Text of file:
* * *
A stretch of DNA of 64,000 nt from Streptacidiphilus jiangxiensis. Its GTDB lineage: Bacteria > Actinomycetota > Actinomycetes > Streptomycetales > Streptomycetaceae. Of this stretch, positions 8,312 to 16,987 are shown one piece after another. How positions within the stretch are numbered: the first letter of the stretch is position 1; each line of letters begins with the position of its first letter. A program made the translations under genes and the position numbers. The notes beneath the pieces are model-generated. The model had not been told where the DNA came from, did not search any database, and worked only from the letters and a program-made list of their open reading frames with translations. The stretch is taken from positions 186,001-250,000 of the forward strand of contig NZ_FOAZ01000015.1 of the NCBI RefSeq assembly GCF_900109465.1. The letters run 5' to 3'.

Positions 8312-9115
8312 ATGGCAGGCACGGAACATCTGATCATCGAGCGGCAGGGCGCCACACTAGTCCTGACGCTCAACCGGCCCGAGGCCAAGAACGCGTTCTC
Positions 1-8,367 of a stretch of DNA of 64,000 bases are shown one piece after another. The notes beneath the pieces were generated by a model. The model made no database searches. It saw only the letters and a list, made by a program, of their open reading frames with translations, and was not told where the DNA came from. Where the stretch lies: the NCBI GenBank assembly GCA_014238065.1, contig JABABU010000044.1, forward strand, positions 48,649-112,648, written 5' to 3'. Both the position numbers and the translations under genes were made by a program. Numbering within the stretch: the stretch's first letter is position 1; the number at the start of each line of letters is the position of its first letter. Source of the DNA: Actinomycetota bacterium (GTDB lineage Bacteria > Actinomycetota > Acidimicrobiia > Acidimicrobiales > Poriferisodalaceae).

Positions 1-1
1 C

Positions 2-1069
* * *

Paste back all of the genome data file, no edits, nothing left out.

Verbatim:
A stretch of DNA of 64,000 nt from Streptacidiphilus jiangxiensis. Its GTDB lineage: Bacteria > Actinomycetota > Actinomycetes > Streptomycetales > Streptomycetaceae. Of this stretch, positions 8,312 to 16,987 are shown one piece after another. How positions within the stretch are numbered: the first letter of the stretch is position 1; each line of letters begins with the position of its first letter. A program made the translations under genes and the position numbers. The notes beneath the pieces are model-generated. The model had not been told where the DNA came from, did not search any database, and worked only from the letters and a program-made list of their open reading frames with translations. The stretch is taken from positions 186,001-250,000 of the forward strand of contig NZ_FOAZ01000015.1 of the NCBI RefSeq assembly GCF_900109465.1. The letters run 5' to 3'.

Positions 8312-9115
8312 ATGGCAGGCACGGAACATCTGATCATCGAGCGGCAGGGCGCCACACTAGTCCTGACGCTCAACCGGCCCGAGGCCAAGAACGCGTTCTC
Positions 1-8,367 of a stretch of DNA of 64,000 bases are shown one piece after another. The notes beneath the pieces were generated by a model. The model made no database searches. It saw only the letters and a list, made by a program, of their open reading frames with translations, and was not told where the DNA came from. Where the stretch lies: the NCBI GenBank assembly GCA_014238065.1, contig JABABU010000044.1, forward strand, positions 48,649-112,648, written 5' to 3'. Both the position numbers and the translations under genes were made by a program. Numbering within the stretch: the stretch's first letter is position 1; the number at the start of each line of letters is the position of its first letter. Source of the DNA: Actinomycetota bacterium (GTDB lineage Bacteria > Actinomycetota > Acidimicrobiia > Acidimicrobiales > Poriferisodalaceae).

Positions 1-1
1 C

Positions 2-1069